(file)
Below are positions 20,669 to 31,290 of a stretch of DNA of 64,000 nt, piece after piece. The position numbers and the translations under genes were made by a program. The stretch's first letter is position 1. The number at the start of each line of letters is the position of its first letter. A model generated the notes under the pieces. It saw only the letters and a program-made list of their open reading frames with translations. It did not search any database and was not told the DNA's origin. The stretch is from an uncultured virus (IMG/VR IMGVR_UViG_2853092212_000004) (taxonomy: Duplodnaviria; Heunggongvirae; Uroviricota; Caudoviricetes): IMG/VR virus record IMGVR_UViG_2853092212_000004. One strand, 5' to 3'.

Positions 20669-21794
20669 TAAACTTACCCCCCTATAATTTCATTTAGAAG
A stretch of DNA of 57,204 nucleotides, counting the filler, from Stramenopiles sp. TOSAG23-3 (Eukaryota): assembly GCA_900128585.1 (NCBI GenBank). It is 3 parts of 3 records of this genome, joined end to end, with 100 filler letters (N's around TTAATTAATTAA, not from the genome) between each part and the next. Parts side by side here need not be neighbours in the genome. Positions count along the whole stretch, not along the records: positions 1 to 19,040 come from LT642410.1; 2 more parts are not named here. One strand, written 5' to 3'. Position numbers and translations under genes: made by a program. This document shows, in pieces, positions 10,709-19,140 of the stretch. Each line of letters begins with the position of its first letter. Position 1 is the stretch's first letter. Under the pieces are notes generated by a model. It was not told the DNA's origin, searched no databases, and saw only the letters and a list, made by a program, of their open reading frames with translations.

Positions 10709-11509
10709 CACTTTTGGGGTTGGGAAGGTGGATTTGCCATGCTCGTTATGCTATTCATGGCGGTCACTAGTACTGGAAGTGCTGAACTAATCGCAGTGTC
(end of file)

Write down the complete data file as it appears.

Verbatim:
Below are positions 20,669 to 31,290 of a stretch of DNA of 64,000 nt, piece after piece. The position numbers and the translations under genes were made by a program. The stretch's first letter is position 1. The number at the start of each line of letters is the position of its first letter. A model generated the notes under the pieces. It saw only the letters and a program-made list of their open reading frames with translations. It did not search any database and was not told the DNA's origin. The stretch is from an uncultured virus (IMG/VR IMGVR_UViG_2853092212_000004) (taxonomy: Duplodnaviria; Heunggongvirae; Uroviricota; Caudoviricetes): IMG/VR virus record IMGVR_UViG_2853092212_000004. One strand, 5' to 3'.

Positions 20669-21794
20669 TAAACTTACCCCCCTATAATTTCATTTAGAAG
A stretch of DNA of 57,204 nucleotides, counting the filler, from Stramenopiles sp. TOSAG23-3 (Eukaryota): assembly GCA_900128585.1 (NCBI GenBank). It is 3 parts of 3 records of this genome, joined end to end, with 100 filler letters (N's around TTAATTAATTAA, not from the genome) between each part and the next. Parts side by side here need not be neighbours in the genome. Positions count along the whole stretch, not along the records: positions 1 to 19,040 come from LT642410.1; 2 more parts are not named here. One strand, written 5' to 3'. Position numbers and translations under genes: made by a program. This document shows, in pieces, positions 10,709-19,140 of the stretch. Each line of letters begins with the position of its first letter. Position 1 is the stretch's first letter. Under the pieces are notes generated by a model. It was not told the DNA's origin, searched no databases, and saw only the letters and a list, made by a program, of their open reading frames with translations.

Positions 10709-11509
10709 CACTTTTGGGGTTGGGAAGGTGGATTTGCCATGCTCGTTATGCTATTCATGGCGGTCACTAGTACTGGAAGTGCTGAACTAATCGCAGTGTC